The exit status of a program must follow a few rules, and beyond these rules there are common conventions. None of these conventions are related to the low-level error that caused the program to exit. It's possible to write a program that exits with a certain error code it decided to exit because a file didn't exist, and a different error code if it decided to exit because it was denied permission to access a file, and a different error code if a directory component of a path turned out to be a non-directory, and so on, but that would be extremely unusual and difficult to arrange.
The exit status of a program is an integer value. On POSIX systems, the type of this value is
int, which usually ranges from -231 to 231+1. However most of this range is unusable in practice for several reasons. First and foremost, for historical reasons, most interfaces that allow a program to observe the exit status of its children only return the lower 8 bits of the exit status, which is a value between 0 and 255. This includes the system functions
waitpid¹ as well as the exit status in the shell². So for almost all intents and purposes, an exit status is an 8-bit value.
The value 0 is treated as a success and every other value is treated as a failure. This is the case in the shell, where boolean operators,
while constructs and anything else that involves a notion of true/false considers the exit status 0 to be true and any other status to be false. This is also the case with
make, where a nonzero exit status causes the build to stop with an error message and an error status. You can quibble whether it's a convention (since the author of a program technically can return whatever status it wants, and “success” and “failure” aren't defined formally anyway), but in practice, a program that exits with the status 0 is considered to have succeeded and a program that exits with another status (1–255) is considered to have failed.
A further feature of the shell specifically that limits the range is that the exit status in the shell (observed via
$?) encodes other information:
- 126 indicates that the command name is an existing file which is not executable.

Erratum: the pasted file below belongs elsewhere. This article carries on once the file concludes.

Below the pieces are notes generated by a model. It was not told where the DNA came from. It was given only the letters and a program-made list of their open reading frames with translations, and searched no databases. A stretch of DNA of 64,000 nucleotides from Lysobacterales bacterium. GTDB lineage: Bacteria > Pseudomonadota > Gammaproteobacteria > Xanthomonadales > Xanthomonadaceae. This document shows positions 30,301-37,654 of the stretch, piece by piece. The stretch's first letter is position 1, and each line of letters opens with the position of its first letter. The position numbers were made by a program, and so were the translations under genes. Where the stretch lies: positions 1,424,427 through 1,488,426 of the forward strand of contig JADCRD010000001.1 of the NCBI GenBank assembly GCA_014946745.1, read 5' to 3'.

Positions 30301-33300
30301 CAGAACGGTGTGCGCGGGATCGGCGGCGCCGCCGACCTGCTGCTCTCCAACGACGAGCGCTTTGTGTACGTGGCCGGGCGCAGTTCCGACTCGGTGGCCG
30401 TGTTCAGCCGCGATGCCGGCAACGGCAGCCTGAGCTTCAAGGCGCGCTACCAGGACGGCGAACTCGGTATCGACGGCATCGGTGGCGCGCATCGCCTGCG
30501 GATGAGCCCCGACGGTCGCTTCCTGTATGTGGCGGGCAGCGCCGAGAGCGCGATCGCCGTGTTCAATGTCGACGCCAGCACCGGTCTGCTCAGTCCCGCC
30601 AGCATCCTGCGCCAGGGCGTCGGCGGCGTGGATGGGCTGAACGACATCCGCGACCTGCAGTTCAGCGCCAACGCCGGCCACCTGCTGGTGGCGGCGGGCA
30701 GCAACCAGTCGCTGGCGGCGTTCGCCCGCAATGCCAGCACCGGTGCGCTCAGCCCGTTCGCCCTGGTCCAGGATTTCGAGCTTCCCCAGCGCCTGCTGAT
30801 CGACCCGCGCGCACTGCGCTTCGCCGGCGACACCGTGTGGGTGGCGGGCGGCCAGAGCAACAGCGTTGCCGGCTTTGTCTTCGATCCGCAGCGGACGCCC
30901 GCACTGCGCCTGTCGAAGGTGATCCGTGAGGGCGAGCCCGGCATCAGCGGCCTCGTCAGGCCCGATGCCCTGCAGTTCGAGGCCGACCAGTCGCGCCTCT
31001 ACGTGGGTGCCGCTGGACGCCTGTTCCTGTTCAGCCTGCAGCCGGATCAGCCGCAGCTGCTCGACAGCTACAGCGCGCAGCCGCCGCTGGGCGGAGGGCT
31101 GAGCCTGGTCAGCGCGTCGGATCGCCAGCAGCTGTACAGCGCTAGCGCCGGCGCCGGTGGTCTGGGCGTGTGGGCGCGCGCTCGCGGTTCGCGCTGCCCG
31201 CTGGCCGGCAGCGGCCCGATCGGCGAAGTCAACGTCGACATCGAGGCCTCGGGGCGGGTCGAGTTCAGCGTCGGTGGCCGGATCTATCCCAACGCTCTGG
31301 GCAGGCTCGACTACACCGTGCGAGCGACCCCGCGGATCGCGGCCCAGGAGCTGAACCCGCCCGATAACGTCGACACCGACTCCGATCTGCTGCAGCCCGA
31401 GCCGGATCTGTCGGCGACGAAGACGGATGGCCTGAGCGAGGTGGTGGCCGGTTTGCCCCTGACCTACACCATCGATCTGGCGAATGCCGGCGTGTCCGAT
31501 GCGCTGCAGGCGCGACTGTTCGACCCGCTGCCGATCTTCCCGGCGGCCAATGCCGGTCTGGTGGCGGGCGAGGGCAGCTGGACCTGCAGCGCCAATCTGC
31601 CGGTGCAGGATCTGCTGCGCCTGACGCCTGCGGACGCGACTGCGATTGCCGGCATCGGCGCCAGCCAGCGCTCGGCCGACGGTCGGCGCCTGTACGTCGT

- 127 indicates that the command name could not be found.
- 128+N traditionally (and still today in most shells) indicates that the command exited with signal N. A few shells use a different range, always beyond 128.
Therefore, in practice, programs cannot usefully use an exit status beyond 125. This leaves the values 1–125 to express different errors.
There is a somewhat widespread, but far from universal convention that larger values are treated as “worse” failures. In particular, for search commands such as
grep, 1 indicates “not found” and 2 or more indicates some error that prevented the search (e.g. file not found, as opposed to file found but does not contain the search string). Similarly, comparison commands such as
diff exit with the status 0 to mean “identical files”, 1 to mean “different files” and 2 or more to mean “the comparison could not be completed due to an error”.
A few programs define different error codes for different errors, for example sendmail and some other mail-related programs (values defined in
sysexits.h), rsync, curl, wget.
By far the most common convention for error codes is 0 for success, 1 for failure. The C and C++ programming languages define
EXIT_FAILURE as an exit status code to use to report a failure if there's no particular reason to choose a specific value, and
EXIT_FAILURE is 1 on most systems.
Errors such as “No such file or directory”, “Permission denied”, “Not a directory” and so on have a numerical encoding under the hood: they're
errno values, returned by system functions to indicate what went wrong. Errno values are generally not useful as exit status from programs. They encode the minutiae of what went wrong, rather than what it means for the specific program. For example wget's exit status distinguishes “parse error in options” (usually no underlying system error), “local input/output error” (regardless of the underlying system error), “network failure” (which would largely share the same system errors as local I/O), etc. Knowing whether wget failed due to a network error or to a local file error is more useful than knowing whether it failed due to a broken pipe (writing to a pipe, or closed connection on a network socket?) or to a permission error (unable to read the configuration file, or network access denied by a local policy?).
It's somewhat uncommon for return statuses to follow errno values. It does happen, especially with Perl scripts, due to the way Perl's
die function works. But it's a bad idea, not only because as I mentioned above the errno value is rarely the most useful part of the information, but mostly because there's no reason why errno values would be in the range 1–125. Fortunately I don't know of any system where errno values are outside the range 1–255, so at least
exit(errno) (or Perl's
die) won't exit with a value which is a multiple of 256, which as we saw above would convey success. But on Linux, for example, they do reach 126, and a program that exited with
errno == ERFKILL (“Operation not possible due to RF-kill”) would be undistinguishable from the shell from a program that died of SIGILL (illegal instruction).
waitid grants access to the full
int value via
$? or otherwise. For example, if
exit256 is a program that exits with
exit(256), the shell command
if exit256; then echo "exited with 0"; fi prints “exited with 0”.